The battle and destruction of Thebes in 335 BC by Alexander the Great, destroyed the strongest city-state in Greece at that time and allowed him to control all of Greece. Thebes was, if not geographically, then strategically in the center of Greece. From the north, the Thermopylae Pass, the so-called gate to Greece, separated the Possessions of Thebes from the plains of Thessaly. The warlike Aetolians lived to the west of Thebes along with other mountainous Greek tribes. The southeast of Thebes bordered on the land of Attica, the possessions of Athens, and on the southwest began the isthmus on the peninsula Peloponnese, inhabited by many famous cities, the most famous of which was Sparta. Whoever controlled Thebes, could control the whole of Greece. Therefore, Alexander’s father, King Philip II, tried to weaken the influential city. After the victory in the battle of the Chaeronea in 338 BC, many Thebans were expelled, and Philip stationed a Macedonian garrison in Cadmeia, a fortress on the southern outskirts of Thebes.
When a rumor spread in Greece that Alexander was killed somewhere in the barbarous lands of Illyria, many exiles returned to Thebes. They found many sympathizers, and then an uprising broke out. The Thebans killed two Macedonian generals from the garrison in Cadmeia, and the fortress was blocked. The assembly of Thebes appealed to all Greeks for help. The rebels found sympathy and understanding, but no military help. Among Greeks, there was no unity, and they preferred to wait. Only Athens sent weapons to Thebes. Upon learning of the events in Greece, Alexander made a swift march from Thrace with his entire army before any other city had the opportunity to support the insurgent Thebes. After two weeks of marching, he camped near Thebes.
Siege and Assault
Alexander had 30,000 infantry and 3,000 horsemen. He was joined by the Boeotians, inhabitants of the settlements around Thebes, for whom Thebes had become a sworn enemy. Thebes could manage to assemble about 7,000 hoplites and up to a thousand horsemen. In any case, the strength of Alexander’s army was approaching the number of the entire population of residents of the city; including women, the elderly and children.
Contrary to his usual impatience, Alexander did not hurry, expecting the voluntary surrender of the city. He wanted to leave Greece in peace before his campaign in Persia. He suggested the Thebans turn over the two main instigators, and he wouldn’t touch the city. However, the inhabitants of Thebes, mindful of their former glory, decided to resist, and were the first to attack the Macedonians, who easily repulsed them. Alexander’s camp was located on the southern side of the city, near the besieged fortress Cadmei. Judging by the description of the battle, Thebes was surrounded by a low wall, on which were placed slaves and other non-citizens of the city. The military detachments of Thebes were located outside the walls under the protection of light field fortifications and a double palisade.
Alexander prepared for the assault for three days. Storming the city began spontaneously, without Alexander’s order. Soldiers from the phalanx of Perdiccas broke into the palisade on the south side of the city. Unexpectedly, the Thebans retreated. Then Alexander sent the whole army to support Perdiccas regiment, who was seriously wounded and carried away from the battlefield. The battle was long, with little movement in either direction. The Macedonian phalanx had strength and experience. Alexander introduced fresh reinforcements, replacing tired soldiers. The Thebans rushed to defend the walls, but in the crush and turmoil they did not have time to close the gate, and the Macedonians who pursued them penetrated into Thebes. Theban cavalry crushed many of Macedonian infantrymen. Since the Theban detachments were located outside the city, and on the walls remained defenseless people, the Macedonians easily moved over the walls. From Cadmei, a Macedonian garrison broke into the streets of Thebes, and the resistance of the inhabitants was broken. Some continued to struggle desperately, but many Thebans fled the city.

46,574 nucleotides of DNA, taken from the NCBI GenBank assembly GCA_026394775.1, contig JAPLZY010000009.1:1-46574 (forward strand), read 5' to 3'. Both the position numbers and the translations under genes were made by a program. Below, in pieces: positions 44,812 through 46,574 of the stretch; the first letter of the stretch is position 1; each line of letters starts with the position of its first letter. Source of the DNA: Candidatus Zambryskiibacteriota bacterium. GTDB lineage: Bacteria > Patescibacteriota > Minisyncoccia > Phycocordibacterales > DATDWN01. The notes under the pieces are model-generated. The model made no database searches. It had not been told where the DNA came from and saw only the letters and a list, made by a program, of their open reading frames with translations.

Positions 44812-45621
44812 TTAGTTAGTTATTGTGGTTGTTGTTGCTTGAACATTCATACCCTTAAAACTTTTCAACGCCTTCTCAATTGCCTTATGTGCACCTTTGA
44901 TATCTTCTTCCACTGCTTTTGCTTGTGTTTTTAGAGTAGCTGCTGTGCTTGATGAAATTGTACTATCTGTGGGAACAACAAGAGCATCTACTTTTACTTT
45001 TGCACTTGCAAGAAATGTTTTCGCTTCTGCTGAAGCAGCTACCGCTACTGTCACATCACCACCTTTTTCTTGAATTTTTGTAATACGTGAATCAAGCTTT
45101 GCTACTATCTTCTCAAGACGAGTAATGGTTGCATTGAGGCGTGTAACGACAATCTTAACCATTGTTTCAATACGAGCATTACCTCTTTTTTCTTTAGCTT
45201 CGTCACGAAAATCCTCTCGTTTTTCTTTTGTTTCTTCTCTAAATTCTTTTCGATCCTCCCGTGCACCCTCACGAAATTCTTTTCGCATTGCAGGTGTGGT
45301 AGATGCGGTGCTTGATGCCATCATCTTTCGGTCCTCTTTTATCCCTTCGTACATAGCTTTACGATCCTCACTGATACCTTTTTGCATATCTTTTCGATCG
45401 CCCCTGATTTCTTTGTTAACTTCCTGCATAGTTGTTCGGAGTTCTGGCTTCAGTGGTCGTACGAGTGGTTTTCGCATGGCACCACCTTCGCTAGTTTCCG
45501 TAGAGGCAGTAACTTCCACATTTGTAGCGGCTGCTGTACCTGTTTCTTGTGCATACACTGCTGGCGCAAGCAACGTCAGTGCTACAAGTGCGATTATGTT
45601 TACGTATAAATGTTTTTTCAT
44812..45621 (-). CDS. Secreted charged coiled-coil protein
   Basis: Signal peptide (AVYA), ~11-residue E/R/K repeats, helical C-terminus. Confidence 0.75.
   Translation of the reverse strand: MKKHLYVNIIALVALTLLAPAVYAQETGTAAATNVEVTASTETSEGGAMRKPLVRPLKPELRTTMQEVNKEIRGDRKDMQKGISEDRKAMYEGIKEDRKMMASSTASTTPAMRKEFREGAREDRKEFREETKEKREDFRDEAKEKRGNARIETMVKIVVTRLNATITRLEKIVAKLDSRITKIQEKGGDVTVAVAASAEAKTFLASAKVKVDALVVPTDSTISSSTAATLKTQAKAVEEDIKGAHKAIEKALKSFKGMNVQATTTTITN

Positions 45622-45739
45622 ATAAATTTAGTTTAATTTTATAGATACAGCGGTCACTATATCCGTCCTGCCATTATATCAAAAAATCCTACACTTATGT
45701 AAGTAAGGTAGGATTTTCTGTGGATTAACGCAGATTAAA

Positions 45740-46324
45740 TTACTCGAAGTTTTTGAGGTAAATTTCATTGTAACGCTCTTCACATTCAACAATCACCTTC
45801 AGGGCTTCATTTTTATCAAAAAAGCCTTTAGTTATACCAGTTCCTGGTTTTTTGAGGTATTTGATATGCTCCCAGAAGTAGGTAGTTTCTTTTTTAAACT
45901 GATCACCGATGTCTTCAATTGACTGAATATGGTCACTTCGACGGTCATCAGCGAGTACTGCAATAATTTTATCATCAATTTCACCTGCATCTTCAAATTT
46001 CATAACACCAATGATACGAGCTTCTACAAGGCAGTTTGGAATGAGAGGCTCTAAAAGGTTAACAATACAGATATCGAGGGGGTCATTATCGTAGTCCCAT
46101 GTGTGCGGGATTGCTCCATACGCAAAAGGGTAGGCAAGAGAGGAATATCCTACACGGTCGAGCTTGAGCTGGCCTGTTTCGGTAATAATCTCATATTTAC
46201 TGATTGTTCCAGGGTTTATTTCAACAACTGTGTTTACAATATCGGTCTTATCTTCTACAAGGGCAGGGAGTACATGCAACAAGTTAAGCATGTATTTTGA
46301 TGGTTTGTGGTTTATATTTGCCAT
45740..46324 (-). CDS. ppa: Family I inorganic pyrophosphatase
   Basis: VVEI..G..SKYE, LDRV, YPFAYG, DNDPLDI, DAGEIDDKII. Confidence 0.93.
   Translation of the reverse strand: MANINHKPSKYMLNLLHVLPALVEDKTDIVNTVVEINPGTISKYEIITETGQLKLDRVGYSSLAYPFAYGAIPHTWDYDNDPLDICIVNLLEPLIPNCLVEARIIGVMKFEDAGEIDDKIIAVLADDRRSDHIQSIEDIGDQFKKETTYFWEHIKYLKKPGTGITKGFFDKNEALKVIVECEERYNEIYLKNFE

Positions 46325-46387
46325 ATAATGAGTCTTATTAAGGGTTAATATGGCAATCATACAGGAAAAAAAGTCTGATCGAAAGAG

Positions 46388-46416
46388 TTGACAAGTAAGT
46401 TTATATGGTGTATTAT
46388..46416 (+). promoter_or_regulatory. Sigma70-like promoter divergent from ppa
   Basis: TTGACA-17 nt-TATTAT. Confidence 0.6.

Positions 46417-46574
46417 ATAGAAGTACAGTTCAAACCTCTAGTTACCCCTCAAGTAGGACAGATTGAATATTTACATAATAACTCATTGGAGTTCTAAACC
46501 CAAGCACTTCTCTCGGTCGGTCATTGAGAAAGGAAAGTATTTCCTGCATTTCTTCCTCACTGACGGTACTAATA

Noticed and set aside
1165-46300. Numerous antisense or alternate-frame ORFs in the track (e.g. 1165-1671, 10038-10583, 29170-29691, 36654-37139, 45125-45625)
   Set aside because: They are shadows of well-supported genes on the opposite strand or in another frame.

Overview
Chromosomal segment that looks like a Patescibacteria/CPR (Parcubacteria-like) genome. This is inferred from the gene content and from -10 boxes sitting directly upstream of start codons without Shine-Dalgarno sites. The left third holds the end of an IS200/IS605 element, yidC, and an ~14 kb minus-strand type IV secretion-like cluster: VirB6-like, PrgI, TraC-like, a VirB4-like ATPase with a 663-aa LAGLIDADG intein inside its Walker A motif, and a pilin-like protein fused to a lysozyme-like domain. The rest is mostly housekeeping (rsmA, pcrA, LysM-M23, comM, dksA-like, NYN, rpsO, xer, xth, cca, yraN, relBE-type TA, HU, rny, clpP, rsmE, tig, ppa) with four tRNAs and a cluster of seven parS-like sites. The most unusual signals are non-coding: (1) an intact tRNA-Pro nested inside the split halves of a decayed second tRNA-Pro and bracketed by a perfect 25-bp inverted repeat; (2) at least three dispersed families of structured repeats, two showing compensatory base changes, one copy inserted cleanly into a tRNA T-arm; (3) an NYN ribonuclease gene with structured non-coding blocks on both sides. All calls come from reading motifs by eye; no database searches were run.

Results of the siege
In this battle, 6,000 Thebans were killed, and 30,000 were captured. The fierce resistance of the Thebans on the day of the assault is evidenced by the number of dead Macedonians: 500. Even during the seven-month siege of the city Tyre, fewer Macedonian soldiers had been killed. The allies from Boeotia, who Alexander had commissioned to dispose of Thebes, decided to place the garrison in Cadmeia, to dig the city to its foundations, and to divide the land. Thebans who survived, except for priests, priestesses, friends of Philip and Alexander and Macedonian proxies, were sold into slavery. From the sale of Theban slaves, Alexander rescued 440 talents. The head price averaged 88 drachmas, half of a typical price for a slave. According to other sources, this sum was all prey captured in Thebes.
Greek cities, formerly applauding anti-Macedonian speakers, now bowed in allegiance to Alexander. He demanded from Athens to extradite the main opponents of the Macedonians, and as a result of the negotiations, they agreed that Athens would expel the military leaders disliked by the Macedonians. Alexander did not punish his opponents in Greece and, satisfied with the destruction of Thebes, returned to Macedonia. He was preparing for a great campaign in Asia that would shape the history of the world. This battle showed the potential of this great young leader that will be remembered as Alexander the Great.
- Diodorus (17.8-14); Arrian (1.7-10); Plutarch (“Alexander”, 11-13, “Demosthenes”, 23); Justin (11.3-4)
- Arrian , The Journey of Alexander, – M .: MYTH, 1993
- Diodorus Siculus , Book XVII, from the Perseus project website